By Mercy Geno Apachi
From the moment an engagement ring is slid onto a lady’s delicate finger, the fantasies of that Cinderella-like wedding gown beautifully swish-swashing to the one-two step rhythm of the aisle instrumentals begins to warm her heart.
However the question that has often lingered on many people’s minds is, “What happens to the wedding gown after the one-time occasion is done?”
Claire Muhindo Kihembo, who got married last year says the idea of spending about Shs4million on a gown meant to be worn for only about five hours of a day and never re-used was unappealing.
“I instead opted to hire one at Shs 1.5 million which was cheaper. Besides the day would come and go,” she explains.
Claire returned the dress to where it was hired from and it was re-displayed to make another bride’s day beautiful.
To some, the dress is an heirloom of love handed down from family members, intangibly emblazoned with strings of affection therefore making it hard to be departed with.
“Mine was a gift from my in-law and I still have it close to 10 years now because it marked the start of our bond,’” narrates Tusiime owa Ssebuggwawo a business lady in Kampala.
Peace Nami a resident of Kansanga developed sentimental attachments towards her dress after having to go through an entire hectic process of having a friend tailor it for her.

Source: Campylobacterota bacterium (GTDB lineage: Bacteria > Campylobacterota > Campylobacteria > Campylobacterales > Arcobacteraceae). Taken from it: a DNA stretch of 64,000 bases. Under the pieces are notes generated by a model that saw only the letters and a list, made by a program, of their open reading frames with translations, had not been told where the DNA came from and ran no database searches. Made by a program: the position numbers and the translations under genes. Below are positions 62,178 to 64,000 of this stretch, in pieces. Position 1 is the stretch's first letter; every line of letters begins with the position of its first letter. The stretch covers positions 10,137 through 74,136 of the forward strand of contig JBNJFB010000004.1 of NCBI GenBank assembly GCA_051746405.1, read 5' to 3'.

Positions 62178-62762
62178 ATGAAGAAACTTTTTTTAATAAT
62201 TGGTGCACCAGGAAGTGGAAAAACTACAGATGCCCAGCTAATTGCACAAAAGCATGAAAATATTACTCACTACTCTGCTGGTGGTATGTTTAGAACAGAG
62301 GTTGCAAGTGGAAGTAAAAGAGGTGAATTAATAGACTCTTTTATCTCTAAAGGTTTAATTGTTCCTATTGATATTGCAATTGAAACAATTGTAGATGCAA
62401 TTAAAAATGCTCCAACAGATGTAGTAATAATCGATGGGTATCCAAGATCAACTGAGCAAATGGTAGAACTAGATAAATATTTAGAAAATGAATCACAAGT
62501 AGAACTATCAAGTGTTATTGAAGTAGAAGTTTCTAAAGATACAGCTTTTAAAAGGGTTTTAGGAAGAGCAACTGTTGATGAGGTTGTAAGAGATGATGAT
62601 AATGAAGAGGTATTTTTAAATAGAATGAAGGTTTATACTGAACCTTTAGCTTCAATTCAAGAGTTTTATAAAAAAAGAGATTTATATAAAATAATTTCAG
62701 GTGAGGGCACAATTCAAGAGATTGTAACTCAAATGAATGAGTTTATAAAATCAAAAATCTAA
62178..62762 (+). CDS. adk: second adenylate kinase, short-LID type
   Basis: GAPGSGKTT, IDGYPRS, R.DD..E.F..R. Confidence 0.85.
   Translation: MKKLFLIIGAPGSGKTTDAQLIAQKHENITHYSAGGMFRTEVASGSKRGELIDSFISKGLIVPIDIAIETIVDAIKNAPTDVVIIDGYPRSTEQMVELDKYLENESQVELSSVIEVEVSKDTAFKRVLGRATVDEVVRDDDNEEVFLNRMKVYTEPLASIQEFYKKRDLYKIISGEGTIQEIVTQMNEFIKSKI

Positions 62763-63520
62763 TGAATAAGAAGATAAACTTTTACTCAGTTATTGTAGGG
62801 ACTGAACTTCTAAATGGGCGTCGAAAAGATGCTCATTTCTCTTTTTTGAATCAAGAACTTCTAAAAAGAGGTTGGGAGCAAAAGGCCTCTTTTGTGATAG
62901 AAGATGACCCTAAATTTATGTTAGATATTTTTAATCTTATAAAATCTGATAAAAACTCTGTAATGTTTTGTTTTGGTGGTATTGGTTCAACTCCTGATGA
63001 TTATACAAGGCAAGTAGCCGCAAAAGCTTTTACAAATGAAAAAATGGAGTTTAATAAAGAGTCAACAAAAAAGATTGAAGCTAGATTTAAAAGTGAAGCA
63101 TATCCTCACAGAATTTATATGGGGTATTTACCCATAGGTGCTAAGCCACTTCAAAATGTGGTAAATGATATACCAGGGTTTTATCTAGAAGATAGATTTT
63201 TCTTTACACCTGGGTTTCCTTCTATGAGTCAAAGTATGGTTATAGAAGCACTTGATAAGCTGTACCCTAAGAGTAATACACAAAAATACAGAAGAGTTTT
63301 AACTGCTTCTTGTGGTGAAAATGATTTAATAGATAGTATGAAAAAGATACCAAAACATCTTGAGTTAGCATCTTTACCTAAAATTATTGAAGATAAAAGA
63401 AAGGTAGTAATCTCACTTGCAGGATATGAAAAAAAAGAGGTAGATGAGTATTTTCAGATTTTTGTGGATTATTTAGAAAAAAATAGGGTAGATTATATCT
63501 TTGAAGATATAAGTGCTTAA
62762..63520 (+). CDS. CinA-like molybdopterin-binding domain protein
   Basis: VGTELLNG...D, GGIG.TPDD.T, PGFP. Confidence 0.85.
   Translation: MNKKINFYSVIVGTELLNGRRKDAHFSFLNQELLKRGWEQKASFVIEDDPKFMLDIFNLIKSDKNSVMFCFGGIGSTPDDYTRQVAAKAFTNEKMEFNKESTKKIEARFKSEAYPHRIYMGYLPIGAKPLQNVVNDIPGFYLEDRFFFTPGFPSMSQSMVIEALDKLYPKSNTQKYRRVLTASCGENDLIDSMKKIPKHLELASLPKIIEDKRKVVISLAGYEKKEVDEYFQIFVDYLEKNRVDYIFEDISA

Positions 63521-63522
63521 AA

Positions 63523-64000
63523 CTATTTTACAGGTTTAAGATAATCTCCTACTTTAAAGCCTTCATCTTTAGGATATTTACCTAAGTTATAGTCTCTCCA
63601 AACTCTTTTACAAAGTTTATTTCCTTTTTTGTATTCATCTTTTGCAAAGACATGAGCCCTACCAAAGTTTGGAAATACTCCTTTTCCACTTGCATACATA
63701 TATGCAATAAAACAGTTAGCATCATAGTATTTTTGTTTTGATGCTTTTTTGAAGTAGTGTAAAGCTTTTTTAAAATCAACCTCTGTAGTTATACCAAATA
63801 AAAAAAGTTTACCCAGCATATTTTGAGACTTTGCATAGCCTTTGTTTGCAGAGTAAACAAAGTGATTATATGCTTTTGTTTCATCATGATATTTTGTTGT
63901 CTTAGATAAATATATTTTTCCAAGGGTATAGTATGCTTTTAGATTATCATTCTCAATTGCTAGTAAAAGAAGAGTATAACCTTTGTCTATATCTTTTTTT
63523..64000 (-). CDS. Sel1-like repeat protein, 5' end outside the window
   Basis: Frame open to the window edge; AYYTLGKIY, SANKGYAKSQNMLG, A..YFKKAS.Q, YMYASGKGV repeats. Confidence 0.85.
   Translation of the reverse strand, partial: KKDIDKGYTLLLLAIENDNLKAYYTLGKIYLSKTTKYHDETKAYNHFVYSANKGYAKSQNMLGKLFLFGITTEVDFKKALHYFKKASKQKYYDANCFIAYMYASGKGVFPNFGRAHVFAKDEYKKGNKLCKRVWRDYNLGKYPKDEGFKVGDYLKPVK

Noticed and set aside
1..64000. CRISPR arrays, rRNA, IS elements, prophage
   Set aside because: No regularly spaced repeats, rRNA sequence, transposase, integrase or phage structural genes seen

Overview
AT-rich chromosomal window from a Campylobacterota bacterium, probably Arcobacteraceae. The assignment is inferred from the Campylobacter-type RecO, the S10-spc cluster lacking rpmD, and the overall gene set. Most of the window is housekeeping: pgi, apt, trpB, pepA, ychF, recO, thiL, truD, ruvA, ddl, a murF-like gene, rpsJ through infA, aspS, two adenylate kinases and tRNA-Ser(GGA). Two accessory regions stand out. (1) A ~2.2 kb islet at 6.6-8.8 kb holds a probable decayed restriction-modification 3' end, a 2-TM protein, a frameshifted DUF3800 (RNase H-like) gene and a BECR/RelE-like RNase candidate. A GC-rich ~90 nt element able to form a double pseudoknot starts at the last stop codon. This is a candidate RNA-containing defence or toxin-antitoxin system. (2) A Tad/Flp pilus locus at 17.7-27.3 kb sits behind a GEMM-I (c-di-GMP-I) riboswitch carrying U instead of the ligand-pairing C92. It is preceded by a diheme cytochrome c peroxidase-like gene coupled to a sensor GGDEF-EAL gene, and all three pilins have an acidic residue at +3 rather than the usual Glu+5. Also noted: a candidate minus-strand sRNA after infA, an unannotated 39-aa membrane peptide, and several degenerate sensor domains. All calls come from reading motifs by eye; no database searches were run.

“I had to get the idea of how I wanted it to look as well as often be ready to fit, agree or disagree with the tailor and in the end everything totaled up to Shs 1.1 million which is cheaper than buying.”
Nami still often picks the dress out of the closet to simply look at it and reminisce the one day she officially said I do to her life partner.
Like many, she still patiently waits for the time when her daughter will fit in it or when any of her friends decide to borrow it for their own big days.
Whereas many have similar stories, Mary Caroline from Watoto Church Ntinda, differs from the above.
Mary would rather be the only one to put on her wedding dress. She strongly disagrees with the notion of handing it down to daughters and friends.
“Imagine people starting to compare who wore your wedding dress better? Also styles change. I’m sure by the time my daughter weds, my kind of fashion could be outdated,” says Mary.
She further explains that it would be ridiculous to wear the gown to another function because one would be over dressed and irrelevant.
“My dress is tucked away in a suitcase not even dry-cleaned. This laziness is for world cup. I’m afraid of national humiliation,” Mary laughs.
Five other things to do with the gown after the wedding.
The good news is, there are very many creative ways to use your gown after the wedding;
- You can dry clean it, store it and retrieve it at anniversary celebrations. This rekindles the love and makes it feel new.
- One can sell it at a cheaper price to any bridal shops, online and to friends. This can aid on your current financial situation or help you retrieve some of the money spent in tailoring or buying.
- Do you have little daughters or nieces? Take the dress back to the seamstress and make mini-dresses commonly known as tantantala for them. These could make for birthday and other presents.
- Just like when you were leaving high school, let your important friends and family sign inspiring messages for your marriage life, frame it and place it in a room where you can often go back and read through.
- Donate it to any organisations that are willing to take it. You never know who else it may help.